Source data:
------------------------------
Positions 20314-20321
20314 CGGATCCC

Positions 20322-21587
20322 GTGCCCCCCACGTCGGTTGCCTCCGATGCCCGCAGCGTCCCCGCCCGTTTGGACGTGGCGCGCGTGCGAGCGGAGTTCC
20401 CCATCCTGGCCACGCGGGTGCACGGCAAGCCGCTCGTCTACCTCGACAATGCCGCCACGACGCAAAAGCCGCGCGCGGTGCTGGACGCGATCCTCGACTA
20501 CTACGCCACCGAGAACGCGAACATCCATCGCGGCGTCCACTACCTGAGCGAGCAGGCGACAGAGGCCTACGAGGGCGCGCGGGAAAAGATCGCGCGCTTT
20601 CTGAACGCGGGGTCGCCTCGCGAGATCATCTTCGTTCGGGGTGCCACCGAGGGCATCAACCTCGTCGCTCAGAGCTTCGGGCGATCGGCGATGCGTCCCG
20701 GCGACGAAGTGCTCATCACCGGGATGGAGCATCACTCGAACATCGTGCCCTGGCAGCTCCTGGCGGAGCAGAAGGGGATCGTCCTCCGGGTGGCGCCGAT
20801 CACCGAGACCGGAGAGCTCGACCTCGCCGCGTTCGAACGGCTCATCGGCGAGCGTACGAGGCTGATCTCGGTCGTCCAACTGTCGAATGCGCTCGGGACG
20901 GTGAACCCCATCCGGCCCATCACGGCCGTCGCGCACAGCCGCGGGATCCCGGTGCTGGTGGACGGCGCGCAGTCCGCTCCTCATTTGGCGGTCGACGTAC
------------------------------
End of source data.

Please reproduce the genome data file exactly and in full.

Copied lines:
Positions 20314-20321
20314 CGGATCCC

Positions 20322-21587
20322 GTGCCCCCCACGTCGGTTGCCTCCGATGCCCGCAGCGTCCCCGCCCGTTTGGACGTGGCGCGCGTGCGAGCGGAGTTCC
20401 CCATCCTGGCCACGCGGGTGCACGGCAAGCCGCTCGTCTACCTCGACAATGCCGCCACGACGCAAAAGCCGCGCGCGGTGCTGGACGCGATCCTCGACTA
20501 CTACGCCACCGAGAACGCGAACATCCATCGCGGCGTCCACTACCTGAGCGAGCAGGCGACAGAGGCCTACGAGGGCGCGCGGGAAAAGATCGCGCGCTTT
20601 CTGAACGCGGGGTCGCCTCGCGAGATCATCTTCGTTCGGGGTGCCACCGAGGGCATCAACCTCGTCGCTCAGAGCTTCGGGCGATCGGCGATGCGTCCCG
20701 GCGACGAAGTGCTCATCACCGGGATGGAGCATCACTCGAACATCGTGCCCTGGCAGCTCCTGGCGGAGCAGAAGGGGATCGTCCTCCGGGTGGCGCCGAT
20801 CACCGAGACCGGAGAGCTCGACCTCGCCGCGTTCGAACGGCTCATCGGCGAGCGTACGAGGCTGATCTCGGTCGTCCAACTGTCGAATGCGCTCGGGACG
20901 GTGAACCCCATCCGGCCCATCACGGCCGTCGCGCACAGCCGCGGGATCCCGGTGCTGGTGGACGGCGCGCAGTCCGCTCCTCATTTGGCGGTCGACGTAC